Ophelia's Madness in Play "Hamlet"

Categories: William Shakespeare

Presenting Ophelia as a prominent female character in the play could be because she has a very close relationship with the main character, Hamlet, or because there seems to be two distinctly different sides to her. Ophelia appears to have this happy, lively side to her, yet later in the play, a much darker side forms and becomes more dominant later in the play. A woman whom Hamlet has a love for, Ophelia is what most would consider to be a beautifully young woman, daughter of Polonius.

On top of obeying the men in her life, Laertes and Polonius, Ophelia demonstrates the actions of being a very sweet and innocent girl that could become a strong character in the play. Instead, she leaps into insanity, becoming a sadly, tragic character. So much is hidden in the play, she is shown as a person who has the perfect life set out for her and nothing could ever wrong her, however, we experience all the tragic actions result in a suicide.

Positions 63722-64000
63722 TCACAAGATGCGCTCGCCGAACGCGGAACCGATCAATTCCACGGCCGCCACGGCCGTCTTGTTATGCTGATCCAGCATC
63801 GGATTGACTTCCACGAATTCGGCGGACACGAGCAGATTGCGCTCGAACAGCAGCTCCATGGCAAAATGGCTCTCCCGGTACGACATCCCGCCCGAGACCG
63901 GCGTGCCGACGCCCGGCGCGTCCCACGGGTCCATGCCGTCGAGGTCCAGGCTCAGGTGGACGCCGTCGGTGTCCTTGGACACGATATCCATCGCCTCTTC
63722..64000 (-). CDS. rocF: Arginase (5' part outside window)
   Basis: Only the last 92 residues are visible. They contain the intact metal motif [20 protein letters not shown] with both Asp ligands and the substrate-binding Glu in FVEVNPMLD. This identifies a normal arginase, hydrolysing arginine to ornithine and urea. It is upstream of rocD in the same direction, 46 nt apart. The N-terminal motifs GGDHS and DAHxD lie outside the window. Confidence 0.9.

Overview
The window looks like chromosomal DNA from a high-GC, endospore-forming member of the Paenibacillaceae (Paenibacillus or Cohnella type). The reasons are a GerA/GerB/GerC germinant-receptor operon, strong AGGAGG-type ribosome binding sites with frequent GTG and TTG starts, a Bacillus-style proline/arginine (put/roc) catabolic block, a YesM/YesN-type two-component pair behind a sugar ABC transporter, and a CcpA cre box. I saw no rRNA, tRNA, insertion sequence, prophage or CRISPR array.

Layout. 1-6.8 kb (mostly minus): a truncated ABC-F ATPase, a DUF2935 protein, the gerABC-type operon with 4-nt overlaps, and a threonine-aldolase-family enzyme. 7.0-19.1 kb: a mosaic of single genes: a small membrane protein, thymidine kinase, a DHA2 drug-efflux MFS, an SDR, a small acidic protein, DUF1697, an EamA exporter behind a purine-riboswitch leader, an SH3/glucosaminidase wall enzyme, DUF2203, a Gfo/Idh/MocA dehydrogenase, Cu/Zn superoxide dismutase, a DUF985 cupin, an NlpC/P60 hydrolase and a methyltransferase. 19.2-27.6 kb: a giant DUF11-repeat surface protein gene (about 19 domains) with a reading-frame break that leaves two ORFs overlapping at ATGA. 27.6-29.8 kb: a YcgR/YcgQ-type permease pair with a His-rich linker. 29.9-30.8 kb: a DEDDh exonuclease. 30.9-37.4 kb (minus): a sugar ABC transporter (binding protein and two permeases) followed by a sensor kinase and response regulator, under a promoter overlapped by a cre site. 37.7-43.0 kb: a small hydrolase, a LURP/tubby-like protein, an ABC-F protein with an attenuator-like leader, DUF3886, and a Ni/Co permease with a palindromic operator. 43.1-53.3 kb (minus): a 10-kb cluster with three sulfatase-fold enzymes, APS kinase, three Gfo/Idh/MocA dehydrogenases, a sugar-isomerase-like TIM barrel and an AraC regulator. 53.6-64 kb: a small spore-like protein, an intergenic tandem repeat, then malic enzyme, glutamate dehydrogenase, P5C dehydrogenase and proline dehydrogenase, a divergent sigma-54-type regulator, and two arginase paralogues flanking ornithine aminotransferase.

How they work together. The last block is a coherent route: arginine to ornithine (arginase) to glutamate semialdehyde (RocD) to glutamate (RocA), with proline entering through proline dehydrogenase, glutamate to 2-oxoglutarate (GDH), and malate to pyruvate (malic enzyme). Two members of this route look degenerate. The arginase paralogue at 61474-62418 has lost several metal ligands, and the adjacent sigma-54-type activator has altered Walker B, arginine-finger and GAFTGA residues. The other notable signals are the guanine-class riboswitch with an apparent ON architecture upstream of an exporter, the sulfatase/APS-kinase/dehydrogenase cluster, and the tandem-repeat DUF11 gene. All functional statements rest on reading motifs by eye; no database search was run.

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The extent to which Hamlet feels betrayed by Gertrude is far more apparent with the addition of Ophelia to the play. Because of Hamlet’s feelings of rage against his mother can be directed toward Ophelia, who is, in his eyes, sheltering her base nature under the appearance of perfection. Ophelia is slowly torn down throughout the play by Hamlet’s treatment of her. Constantly telling her that he loves her, Hamlet also reminds Ophelia that she must remember that he is not an ordinary man, but a prince.

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He haunts her with words about how princes can choose wives for themselves, so she must not ruin her name or her body before he presents himself to her as a husband.

After Laertes leaves for Paris, Polonius turns over his full attention to his Ophelia, and addresses her about her relationship with Hamlet. He is nervous that Hamlet will seduce his one daughter and orders her to terminate her friendship with him. Ophelia agrees to her father’s rules and is reluctant to see him until she is unnerved by Hamlet’s aggression towards her. She describes how he came into her private room, his doublet was not buttoned, and his stockings were loose around his ankles, and spoke no words. When Ophelia illustrates this to Polonius, he decides that Hamlet is mad with emotion for Ophelia. Ophelia is puzzled by these words because her father bans her from all forms of communication with the prince, to now being told to express her feelings to him.